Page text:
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Stefano Sanvito MRIA: Computational Materials Scientist

05 January 2021

Professor Sanvito’s research focuses on developing computational methods for materials science, and on the use of these methods to discover new materials for specific applications.

Stefano Sanvito MRIA, School of Physics and Centre for Research on Adaptive Nanostructures and Nanodevices, Trinity College Dublin

Our ability to manufacture, control and use materials has always been key for the well-being of humanity. The steam engines that powered the first industrial revolution in the eighteenth century were possible because we knew how to make steel; information and communication technologies, the core of the most recent industrial revolution, are intimately related to our understanding of silicon. The complexity of many modern technologies now calls for the development, at a formidable speed, of innovative materials solutions. These solutions should be tightly tailored to the given application but, at the same time, they need to be considerate of the environment and aware of their possible socio-economic impact; for instance, they must be cheap. Finding the best material for a given application is by no means an easy task, and the ‘conventional’ trial-and-error experimental approach is no longer an option.

My research uses computer simulations to speed up the development of materials and devices. More specifically, my group focuses both on developing new numerical strategies for predicting the properties of materials and devices, in advance of conducting experiments, and on using such strategies for large-scale screening. The fundamental theory underpinning the work is quantum mechanics, whose equations I am trying to solve. This is the realm of first-principles methods: the simulations do not require any information from previously conducted experiments.

One of my flagship projects is the development of the Smeagol code, which is the world-leading software for simulating devices at the atomic scale. Smeagol, distributed worldwide to more than 200 groups, has impacted on a multitude of technologies, ranging from data storage to DNA sequencing, from solar-energy harvesting to sensing. More recently, my research group has started to combine such first-principles techniques with numerical methods within data science, namely machine learning and artificial intelligence. This allows us to create and explore enormous datasets, to rationalise our understanding, and ultimately to speed up the materials-discovery process.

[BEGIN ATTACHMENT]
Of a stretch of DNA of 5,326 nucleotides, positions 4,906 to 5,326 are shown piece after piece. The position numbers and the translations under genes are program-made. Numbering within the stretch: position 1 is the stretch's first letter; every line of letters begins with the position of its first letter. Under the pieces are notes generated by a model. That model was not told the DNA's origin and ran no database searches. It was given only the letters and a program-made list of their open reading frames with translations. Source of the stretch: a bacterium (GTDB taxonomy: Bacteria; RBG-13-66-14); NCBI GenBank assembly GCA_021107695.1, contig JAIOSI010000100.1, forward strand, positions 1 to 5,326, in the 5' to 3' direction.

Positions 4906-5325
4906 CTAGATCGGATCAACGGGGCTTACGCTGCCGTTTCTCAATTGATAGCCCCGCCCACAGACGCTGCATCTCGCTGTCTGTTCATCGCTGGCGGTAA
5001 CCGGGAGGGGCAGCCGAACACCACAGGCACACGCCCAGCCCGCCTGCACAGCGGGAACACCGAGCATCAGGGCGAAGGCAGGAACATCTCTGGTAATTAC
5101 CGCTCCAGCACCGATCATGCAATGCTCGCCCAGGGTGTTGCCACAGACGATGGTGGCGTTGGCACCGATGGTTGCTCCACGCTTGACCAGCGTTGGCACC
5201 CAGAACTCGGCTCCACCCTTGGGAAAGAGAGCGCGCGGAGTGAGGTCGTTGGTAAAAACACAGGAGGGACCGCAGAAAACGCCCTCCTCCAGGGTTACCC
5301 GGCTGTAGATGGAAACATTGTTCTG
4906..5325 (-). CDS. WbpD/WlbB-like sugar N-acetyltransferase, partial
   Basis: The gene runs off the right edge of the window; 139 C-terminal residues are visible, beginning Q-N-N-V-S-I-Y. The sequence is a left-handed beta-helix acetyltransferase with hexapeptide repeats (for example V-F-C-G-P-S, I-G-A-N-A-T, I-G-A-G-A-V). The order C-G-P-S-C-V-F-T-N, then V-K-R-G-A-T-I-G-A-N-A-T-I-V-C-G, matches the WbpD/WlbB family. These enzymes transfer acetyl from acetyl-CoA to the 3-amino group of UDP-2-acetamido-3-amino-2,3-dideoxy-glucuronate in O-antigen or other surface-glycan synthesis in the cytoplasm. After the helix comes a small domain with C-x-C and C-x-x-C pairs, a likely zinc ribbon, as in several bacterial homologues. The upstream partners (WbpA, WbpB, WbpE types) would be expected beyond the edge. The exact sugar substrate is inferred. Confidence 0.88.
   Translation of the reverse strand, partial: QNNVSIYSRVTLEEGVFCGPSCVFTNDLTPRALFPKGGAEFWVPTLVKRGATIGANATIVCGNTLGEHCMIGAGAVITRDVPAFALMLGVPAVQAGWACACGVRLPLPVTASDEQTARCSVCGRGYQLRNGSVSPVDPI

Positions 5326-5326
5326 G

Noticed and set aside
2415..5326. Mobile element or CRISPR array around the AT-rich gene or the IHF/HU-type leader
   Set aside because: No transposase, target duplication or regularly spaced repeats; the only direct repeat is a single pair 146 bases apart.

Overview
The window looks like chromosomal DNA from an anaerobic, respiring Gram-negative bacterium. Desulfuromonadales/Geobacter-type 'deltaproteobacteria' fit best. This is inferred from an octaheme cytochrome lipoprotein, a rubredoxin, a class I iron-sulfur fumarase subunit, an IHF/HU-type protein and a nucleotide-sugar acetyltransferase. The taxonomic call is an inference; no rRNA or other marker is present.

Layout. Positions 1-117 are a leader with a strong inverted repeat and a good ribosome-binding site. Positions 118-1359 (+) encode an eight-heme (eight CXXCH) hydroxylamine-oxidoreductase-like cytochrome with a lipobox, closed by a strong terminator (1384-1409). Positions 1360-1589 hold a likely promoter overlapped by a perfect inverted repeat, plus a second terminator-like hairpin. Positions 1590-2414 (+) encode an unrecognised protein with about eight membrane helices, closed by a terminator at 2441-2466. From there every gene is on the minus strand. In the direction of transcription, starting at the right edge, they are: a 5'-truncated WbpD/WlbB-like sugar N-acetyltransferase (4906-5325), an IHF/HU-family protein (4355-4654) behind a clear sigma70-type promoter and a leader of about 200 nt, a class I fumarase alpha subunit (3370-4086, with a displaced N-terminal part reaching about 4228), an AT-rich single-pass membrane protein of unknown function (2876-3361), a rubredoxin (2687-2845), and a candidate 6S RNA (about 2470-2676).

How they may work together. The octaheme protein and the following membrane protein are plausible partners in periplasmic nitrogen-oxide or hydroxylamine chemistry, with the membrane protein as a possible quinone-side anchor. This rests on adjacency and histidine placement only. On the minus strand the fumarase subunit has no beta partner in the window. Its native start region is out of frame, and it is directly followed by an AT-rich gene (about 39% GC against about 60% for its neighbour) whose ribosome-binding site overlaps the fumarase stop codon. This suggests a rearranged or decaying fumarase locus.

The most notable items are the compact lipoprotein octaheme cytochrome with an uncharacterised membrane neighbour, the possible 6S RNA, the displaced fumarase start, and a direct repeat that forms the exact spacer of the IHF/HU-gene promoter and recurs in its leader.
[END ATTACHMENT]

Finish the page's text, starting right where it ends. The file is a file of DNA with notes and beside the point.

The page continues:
Having studied physics in Milan, Italy, I took my Ph.D. in Lancaster, UK, and after two years at the University of California Santa Barbara, I joined the School of Physics at Trinity College Dublin in 2002. I became associate professor there in 2006, and in 2012, professor of Condensed Matter Theory. Since 2013 I have been the director of the Center for Research on Adaptive Nanostructures and Nanodevices (CRANN), Ireland’s premier nanoscience institute; for the period 2013–15 I was the director of the SFI-funded AMBER Center, also at Trinity. I have been successful in securing funding for the internationally recognised Computational Spintronics Group, and over my career I have attracted funding in excess of €70,000,000. I have authored more than 300 papers, three books and numerous book chapters.

In 2007 I received the Young Scientist Prize in Computational Physics from the International Union of Pure and Applied Physics (IUPAP), and in 2012 the prestigious European Research Council Award. As well as being a member of the Royal Irish Academy, I am a fellow of the Institute of Physics and a fellow of Trinity College Dublin. In 2017 I was conferred the title of Cavaliere della Stella d’Italia ( ‘Knight of the star of Italy’), an Italian knighthood given to Italians abroad who have contributed to enhancing the prestige of Italy and to establishing relations with foreign countries. In 2020 I was included in the ClarivateTM list of highly cited researchers.

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